Miller, Cotati Speed Shop Making Headway on Service Truck for Upcoming 2011 Hot Rod Power Tour
Miller, Cotati Speed Shop make progress on '69 GMC Fleetside service truck.
Miller product managers Jon Ertmer (Integrated MIG), John Swartz (TIG) and Steve Hidden (Plasma) recently returned from a second trip to Cotati Speed Shop where they continued to work with shop owner Zane Cullen and the Cotati team to transform the ’69 GMC pickup truck that will operate as a service truck on the upcoming 2011 Hot Rod Power Tour and other future events.
Summary: First Shop Visit
During the first visit to Cotati Speed Shop, the team agreed to equip the truck with a Diversion™ 180 TIG welder, Millermatic® 211 Auto-Set™ MIG welder and Spectrum® 375 X-TREME™ plasma cutter. The design configuration includes a swiveling platform allowing for easy access to each welder and the tool chest, an area to house the Wildcat® 200 engine-driven welder (power source), a retractable plate that will serve as a welding table and a slot for clamps and jigs. The final design will successfully accommodate all of the welding equipment and support components within the pickup bed, eliminating the need to tow a trailer on the tour’s 1,605-mile trek.
Cullen and Cotati fabricator Dan Aguirre, along with Steve Hidden, collaborated to devise a removable cartridge to house the cylinders of various gases for operating the welders and plasma cutter. A plate configuration that somewhat resembles a cage using 3/16-inch material was used for the base and bent tubing. Hidden used the Spectrum® 375 X-TREME™ plasma cutter to fabricate a cradle for securing each bottle within the removable cage. The design allows for easy removal and installation of the welding gases for security and safety.
Miss the first article? You may want to catch up before reading on and check out the entire Cotati Speed Shop playlist via the Miller YouTube Channel (and three brand new videos from trip one via the media gallery)!
With plans for accommodating all of the welding equipment and support components completed, the team split up to streamline their next significant undertaking, chassis fabrication. To streamline the process, the bed was removed from the frame, allowing the chassis team unobstructed access to the pickup frame and the second team could stay the course for completing the bed fabrication.
Second Visit: Divide and Conquer!
With plans for accommodating all of the welding equipment and support components completed, the team split up to streamline their next significant undertaking, chassis fabrication.
The one half continued work on the specifics of the pickup bed while the second group got busy with installation of the rear suspension and air ride components provided by Ride Tech as well as fuel delivery from Aeromotive. In addition to the suspension, another major component of this phase was to install a new fuel tank in the center of the frame section, along with new fuel lines up to the front of the pickup and connect these to the engine.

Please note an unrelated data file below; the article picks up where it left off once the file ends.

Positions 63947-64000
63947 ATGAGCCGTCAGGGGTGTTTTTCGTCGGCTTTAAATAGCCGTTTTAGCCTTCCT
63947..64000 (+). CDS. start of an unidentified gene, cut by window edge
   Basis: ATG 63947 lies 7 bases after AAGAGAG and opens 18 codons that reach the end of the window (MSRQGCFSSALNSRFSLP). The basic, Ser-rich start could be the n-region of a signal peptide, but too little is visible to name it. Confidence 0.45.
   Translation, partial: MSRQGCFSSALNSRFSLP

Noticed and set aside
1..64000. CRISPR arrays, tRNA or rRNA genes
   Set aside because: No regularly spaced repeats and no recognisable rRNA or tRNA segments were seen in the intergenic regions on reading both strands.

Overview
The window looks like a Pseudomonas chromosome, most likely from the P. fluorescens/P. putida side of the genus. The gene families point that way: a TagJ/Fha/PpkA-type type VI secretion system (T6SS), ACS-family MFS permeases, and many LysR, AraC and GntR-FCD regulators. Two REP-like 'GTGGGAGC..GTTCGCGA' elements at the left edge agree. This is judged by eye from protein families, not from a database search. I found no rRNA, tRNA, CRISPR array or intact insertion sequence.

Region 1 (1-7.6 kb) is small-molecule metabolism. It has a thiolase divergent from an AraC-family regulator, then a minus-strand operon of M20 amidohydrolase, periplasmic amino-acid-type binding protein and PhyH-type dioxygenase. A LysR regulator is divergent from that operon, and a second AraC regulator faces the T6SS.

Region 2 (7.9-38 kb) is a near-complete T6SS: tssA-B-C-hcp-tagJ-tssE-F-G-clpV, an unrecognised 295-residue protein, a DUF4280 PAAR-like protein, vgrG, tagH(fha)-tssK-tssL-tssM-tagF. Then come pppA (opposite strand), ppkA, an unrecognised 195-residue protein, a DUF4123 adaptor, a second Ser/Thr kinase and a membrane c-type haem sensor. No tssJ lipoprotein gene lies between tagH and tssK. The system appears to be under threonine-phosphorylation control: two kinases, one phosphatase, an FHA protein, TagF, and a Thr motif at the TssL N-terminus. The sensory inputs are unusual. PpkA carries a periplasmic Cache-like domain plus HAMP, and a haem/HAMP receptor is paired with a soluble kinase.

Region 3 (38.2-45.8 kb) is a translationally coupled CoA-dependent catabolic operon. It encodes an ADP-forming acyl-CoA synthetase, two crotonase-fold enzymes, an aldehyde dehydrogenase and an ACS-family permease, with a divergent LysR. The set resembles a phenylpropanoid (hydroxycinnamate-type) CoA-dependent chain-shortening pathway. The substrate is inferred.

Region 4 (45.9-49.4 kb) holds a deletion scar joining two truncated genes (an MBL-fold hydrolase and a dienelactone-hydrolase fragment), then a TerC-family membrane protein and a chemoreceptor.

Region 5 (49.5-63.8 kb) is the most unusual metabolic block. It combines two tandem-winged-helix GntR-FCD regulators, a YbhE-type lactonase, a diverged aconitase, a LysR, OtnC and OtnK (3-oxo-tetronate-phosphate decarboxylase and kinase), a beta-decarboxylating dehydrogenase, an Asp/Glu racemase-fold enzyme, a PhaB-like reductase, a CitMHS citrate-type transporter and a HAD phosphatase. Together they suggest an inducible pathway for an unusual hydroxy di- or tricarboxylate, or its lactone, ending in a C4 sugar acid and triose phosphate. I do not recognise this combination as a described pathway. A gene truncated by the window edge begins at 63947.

To streamline the process, the bed was removed from the frame, allowing the chassis team unobstructed access to the pickup frame and the second team could stay the course for completing the bed fabrication.
On the shark cage, Jon Ertmer and other team members MIG welded the floor to the frame itself. Using two different thickness materials (welding an 18 gauge floor to a 1/8-inch frame). Because of the difference in material thicknesses, Ertmer made an adjustment to the welder and set it to weld at a 16 gauge setting. To control the heat and avoid burning through the floor, he spent more time welding on the thicker tube frame and did 1-inch stitch welds every 6-8 inches as opposed to welding all around the floor and frame.
Meanwhile, John Swartz and Steve Hidden worked on creating the bottom truck bed support for the shark cage as the bolted swivel/cage would eventually work its way through the rusty part of the bed if not supported properly. The team used a 1/4-inch plate as a backing support to help disperse the weight over the bed.
Things are really coming together. Even the talented Jerry "Wolfe" Alward stopped by the shop during Miller's visit to begin laying out the patina lettering for the truck.
Stay tuned for more DIY e-newsletter features on the truck fabrication including welding and cutting tips, demonstrating techniques used in the various stages of the project.
The Cotati Speed Shop/Miller Service Truck will receive additional support from a number of companies who will provide products and services used in the truck fabrication and build process. Among these are: Ride Tech (air ride and suspension components); Aeromotive (fuel delivery components and fuel tank); Vintage Air (heat and air conditioning system); Summit Racing (engine components and accessories); LMC (miscellaneous); Flowmaster (performance mufflers and exhaust systems) and Coker Tire (wheels and tires).
Watch the above video to see how the team has employed various welding techniques during the second visit to fabricate and install a variety of bolted applications and bracket modifications used to secure the bed back onto the frame. And don’t miss the Cotati Speed Shop playlist via the Miller YouTube Channel for a series of videos tracking the truck’s progression (start to end) and tips from experts Zane Cullen and Miller product managers.
Stay tuned for more progression videos and articles tracking the progress. Sign up for the DIY e-newsletter and don't forget to watch the entire Cotati Speed Shop playlist via the Miller YouTube Channel.